It might be different for devout christians though.. I wouldnt know.
You walk to the cemetary and do the roses and handshake thing. Its whats neares to saying goodbye really. And the saying thanks to people is allright too.. But in the end, this whole part is really more for the public. You re giving Them the chance to say goodbye one last time, but it wont be that easy for you..

Next is lunch. This was quite weird to me as there were a lot of people I didnt know. This is because of some family politics that recently turned around. Kinda hard when you re the eldest close blood relative; supposed to somehow know everyone & run the show some.. I d expected my grandfather to do this but he had a stroke some days before & obviously couldnt be there. Leaving me & my brother. With my dad we had my mother and my fathers mother to share that burden. & they did know everyone.

The lunch is the most enjoyable part of the whole ritual, almost fun really

But how do you feel after this is all over? Well, tired & empty. Been talking to too much people and going through the motions. This however turns out to be all public posture, a show for the vilage & those who knew your relative. Its not about grieving, hardly saying goodby and as to my personal opinion.. Id rather skip the whole thing to the dropping a rose on the casket. When it comes to my feelings & my own people, that is. I am well willing to sit through whatever to pay my respects to whomever at whoevers funeral.

This being said, My own funeral.. I’d like to be burnt & scattered, at most some rose tossing near where they deposit the dust. And some place windy please, so I dont keep lying around there for eternety.. Burn me naked with maybe a cheap white sheet around me for easthetical reasons, but No fancy clothes for fucks sake! Nothing needs to be burnt with me, thanks. So; burn me & get everyone to deposit a red rose near where they scattered me. If anyone needs to say something, let them do so, but no paid speakers or whatever. And put some cheery music on to liven the place. But pick something I like as a last effort in vanity 😉 Then go have a nice lunch & have some fun. I realise some monument will need to be erected (to function as grave stone I guess) but dont do that for me, Id as well have none. And if you do; at least make it easthetic with no corny texts or bad photographs.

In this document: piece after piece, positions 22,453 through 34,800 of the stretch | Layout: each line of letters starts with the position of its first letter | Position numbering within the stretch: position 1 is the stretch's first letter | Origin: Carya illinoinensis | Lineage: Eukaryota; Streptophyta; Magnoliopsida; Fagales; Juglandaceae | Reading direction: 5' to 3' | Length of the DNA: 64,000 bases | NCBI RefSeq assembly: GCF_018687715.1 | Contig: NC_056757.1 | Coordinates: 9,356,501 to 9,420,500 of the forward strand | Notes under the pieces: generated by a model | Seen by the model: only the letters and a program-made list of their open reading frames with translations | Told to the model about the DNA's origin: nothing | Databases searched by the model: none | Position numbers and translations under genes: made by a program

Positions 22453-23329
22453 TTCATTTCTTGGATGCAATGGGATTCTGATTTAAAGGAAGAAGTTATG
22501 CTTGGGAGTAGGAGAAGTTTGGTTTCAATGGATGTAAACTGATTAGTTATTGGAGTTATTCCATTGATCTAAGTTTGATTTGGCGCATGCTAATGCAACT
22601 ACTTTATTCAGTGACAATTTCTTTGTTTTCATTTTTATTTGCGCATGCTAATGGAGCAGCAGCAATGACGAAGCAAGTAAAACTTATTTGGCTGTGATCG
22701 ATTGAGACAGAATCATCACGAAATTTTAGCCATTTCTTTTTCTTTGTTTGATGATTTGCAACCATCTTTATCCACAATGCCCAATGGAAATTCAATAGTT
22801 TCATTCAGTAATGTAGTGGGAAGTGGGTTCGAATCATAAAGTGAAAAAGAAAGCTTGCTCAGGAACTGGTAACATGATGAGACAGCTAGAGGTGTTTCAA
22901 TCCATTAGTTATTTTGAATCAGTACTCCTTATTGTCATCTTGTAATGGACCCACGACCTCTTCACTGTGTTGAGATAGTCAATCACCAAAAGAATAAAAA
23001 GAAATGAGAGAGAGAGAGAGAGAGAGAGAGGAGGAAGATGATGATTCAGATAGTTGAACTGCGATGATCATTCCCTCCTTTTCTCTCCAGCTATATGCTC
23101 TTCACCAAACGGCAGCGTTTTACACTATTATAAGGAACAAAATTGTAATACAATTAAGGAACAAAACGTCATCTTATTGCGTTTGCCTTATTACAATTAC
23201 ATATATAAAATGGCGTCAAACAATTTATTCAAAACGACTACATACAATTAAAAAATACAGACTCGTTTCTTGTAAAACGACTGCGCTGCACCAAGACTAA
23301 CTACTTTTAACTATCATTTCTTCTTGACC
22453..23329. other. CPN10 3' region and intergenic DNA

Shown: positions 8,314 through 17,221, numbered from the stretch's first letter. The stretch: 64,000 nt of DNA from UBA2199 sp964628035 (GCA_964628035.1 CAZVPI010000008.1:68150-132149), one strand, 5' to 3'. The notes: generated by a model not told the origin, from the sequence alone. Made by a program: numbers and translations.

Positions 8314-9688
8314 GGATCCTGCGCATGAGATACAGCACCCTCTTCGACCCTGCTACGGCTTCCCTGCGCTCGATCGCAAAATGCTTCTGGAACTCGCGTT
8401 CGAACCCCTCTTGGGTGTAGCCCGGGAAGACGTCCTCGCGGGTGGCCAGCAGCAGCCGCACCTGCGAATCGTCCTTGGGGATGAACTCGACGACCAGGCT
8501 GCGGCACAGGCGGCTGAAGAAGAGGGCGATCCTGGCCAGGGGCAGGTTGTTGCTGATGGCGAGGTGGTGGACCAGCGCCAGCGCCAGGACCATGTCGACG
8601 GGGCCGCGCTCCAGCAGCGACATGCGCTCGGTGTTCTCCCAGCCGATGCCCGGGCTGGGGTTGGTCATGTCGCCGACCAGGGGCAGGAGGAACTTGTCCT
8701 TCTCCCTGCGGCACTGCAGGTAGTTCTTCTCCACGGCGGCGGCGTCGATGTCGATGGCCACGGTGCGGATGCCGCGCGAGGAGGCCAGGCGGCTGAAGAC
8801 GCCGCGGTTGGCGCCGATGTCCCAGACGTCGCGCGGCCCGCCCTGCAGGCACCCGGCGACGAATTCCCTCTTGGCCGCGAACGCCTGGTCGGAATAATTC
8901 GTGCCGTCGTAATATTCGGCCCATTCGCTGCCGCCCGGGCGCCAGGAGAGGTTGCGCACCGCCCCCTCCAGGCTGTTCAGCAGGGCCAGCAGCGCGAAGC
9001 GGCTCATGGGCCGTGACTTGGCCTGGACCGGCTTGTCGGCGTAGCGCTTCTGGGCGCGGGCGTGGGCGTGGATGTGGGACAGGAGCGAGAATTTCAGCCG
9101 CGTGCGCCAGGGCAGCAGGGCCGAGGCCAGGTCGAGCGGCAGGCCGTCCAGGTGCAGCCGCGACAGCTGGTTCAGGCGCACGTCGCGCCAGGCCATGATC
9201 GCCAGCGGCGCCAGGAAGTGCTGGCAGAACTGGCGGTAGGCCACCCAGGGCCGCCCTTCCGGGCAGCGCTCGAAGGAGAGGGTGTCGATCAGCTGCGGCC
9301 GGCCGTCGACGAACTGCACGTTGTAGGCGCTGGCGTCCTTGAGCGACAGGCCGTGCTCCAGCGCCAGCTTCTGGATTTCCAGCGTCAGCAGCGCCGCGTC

These are what I’d like, but in the end.. thats Not what matters then; what matters is what my wife, children and friends need at that time; so they might as well just have carte blanche; its not as if I’ll even know. Just dont Korperwelten me; that shit is distastefull 😉

Anyhow.. Shit isnt over after you burry them. Next up is the Inheritance mess, The bill (be prepared, the sum might come as a surprise) and The Tax collector (about the inheritance – although thats changed since my dad died, so that ll be less of a bloodletting that it was for us back then.) So several months later, we can talk about grieving.

Or maybe thats just how long it takes for me to get to it.. The next burrials need to be the proper ones, because I’m tired of the fucked up sequence so far. And I know I’ll have to sit through more of those traditional burrials and I will, if only in respect to the people who died. But it wont do anything for Me.
Anyhow, some might have noticed I didnt mention my mom dying in full before, and thats true. Things take time for me a this post can be considered as such.

Published by Gert


2 thoughts on “The christian burial ritual leaves no space for mourning.

  1. Thumbs up for the open hearted posting!

    A private ritual would be more sensible, but unfortunately grieving people who just lost a loved one are usually in no state to organise all of this privately. So more experienced and less emotionally involved people are hired to do it.


  2. I’m really sorry to say that I have always experienced this in the same way.

    This is actually something I think is cultural. When someone dies, the ones closest to them have to take care of all the arrangements (and there are lots of those in Christian tradition) so there really is no time to grieve.

    This is something that is different in some other cultures where the closest relatives are the ones that are kept aside of the practicalities and even everyday cares like cooking and do get the time to grieve.

    But our culture has too much problems with death and all to really deal with it.